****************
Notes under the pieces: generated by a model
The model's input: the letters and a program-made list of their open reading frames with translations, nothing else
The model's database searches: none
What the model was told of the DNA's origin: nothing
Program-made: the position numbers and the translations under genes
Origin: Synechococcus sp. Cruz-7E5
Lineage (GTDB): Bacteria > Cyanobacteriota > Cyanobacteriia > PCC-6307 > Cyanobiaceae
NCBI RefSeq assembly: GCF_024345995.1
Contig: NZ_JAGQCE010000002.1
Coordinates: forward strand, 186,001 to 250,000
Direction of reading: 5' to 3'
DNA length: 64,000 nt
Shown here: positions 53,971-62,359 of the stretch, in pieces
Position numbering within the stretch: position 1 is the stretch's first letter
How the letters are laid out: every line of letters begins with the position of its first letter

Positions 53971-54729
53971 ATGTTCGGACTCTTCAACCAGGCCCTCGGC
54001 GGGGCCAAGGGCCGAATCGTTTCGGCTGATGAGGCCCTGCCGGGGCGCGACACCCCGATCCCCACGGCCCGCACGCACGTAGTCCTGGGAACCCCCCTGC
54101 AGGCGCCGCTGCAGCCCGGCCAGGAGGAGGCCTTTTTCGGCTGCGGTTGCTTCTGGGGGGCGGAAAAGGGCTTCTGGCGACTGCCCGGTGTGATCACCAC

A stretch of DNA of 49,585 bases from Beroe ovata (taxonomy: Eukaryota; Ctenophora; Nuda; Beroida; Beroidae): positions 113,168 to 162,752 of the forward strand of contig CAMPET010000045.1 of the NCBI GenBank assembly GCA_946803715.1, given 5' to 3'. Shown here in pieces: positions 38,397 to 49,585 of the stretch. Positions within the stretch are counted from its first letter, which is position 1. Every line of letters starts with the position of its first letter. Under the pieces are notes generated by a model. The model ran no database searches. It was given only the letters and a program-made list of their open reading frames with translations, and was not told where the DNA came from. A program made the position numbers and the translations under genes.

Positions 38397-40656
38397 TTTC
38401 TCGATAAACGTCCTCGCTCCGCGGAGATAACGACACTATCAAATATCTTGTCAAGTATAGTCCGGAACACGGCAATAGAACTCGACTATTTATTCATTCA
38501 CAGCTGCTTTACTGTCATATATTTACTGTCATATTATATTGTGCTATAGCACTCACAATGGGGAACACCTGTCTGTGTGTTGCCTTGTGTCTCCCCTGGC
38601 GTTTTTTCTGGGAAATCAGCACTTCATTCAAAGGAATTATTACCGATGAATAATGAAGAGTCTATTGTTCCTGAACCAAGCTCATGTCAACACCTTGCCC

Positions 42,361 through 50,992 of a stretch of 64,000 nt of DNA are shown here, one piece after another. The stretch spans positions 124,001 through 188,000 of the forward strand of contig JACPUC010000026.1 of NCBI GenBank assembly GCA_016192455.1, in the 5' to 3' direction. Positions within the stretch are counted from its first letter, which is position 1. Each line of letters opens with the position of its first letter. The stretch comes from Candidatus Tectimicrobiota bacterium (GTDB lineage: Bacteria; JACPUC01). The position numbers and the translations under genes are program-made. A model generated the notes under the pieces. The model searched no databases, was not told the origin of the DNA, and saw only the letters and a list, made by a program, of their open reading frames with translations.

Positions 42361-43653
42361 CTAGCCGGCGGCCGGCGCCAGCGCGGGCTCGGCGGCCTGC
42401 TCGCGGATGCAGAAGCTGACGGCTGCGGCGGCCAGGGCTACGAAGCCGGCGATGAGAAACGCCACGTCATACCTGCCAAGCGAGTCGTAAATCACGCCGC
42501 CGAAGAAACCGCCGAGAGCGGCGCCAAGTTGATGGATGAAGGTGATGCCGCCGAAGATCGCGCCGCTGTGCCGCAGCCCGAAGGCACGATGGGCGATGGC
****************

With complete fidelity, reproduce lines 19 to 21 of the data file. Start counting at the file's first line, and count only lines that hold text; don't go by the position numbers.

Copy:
54101 AGGCGCCGCTGCAGCCCGGCCAGGAGGAGGCCTTTTTCGGCTGCGGTTGCTTCTGGGGGGCGGAAAAGGGCTTCTGGCGACTGCCCGGTGTGATCACCAC

A stretch of DNA of 49,585 bases from Beroe ovata (taxonomy: Eukaryota; Ctenophora; Nuda; Beroida; Beroidae): positions 113,168 to 162,752 of the forward strand of contig CAMPET010000045.1 of the NCBI GenBank assembly GCA_946803715.1, given 5' to 3'. Shown here in pieces: positions 38,397 to 49,585 of the stretch. Positions within the stretch are counted from its first letter, which is position 1. Every line of letters starts with the position of its first letter. Under the pieces are notes generated by a model. The model ran no database searches. It was given only the letters and a program-made list of their open reading frames with translations, and was not told where the DNA came from. A program made the position numbers and the translations under genes.

Positions 38397-40656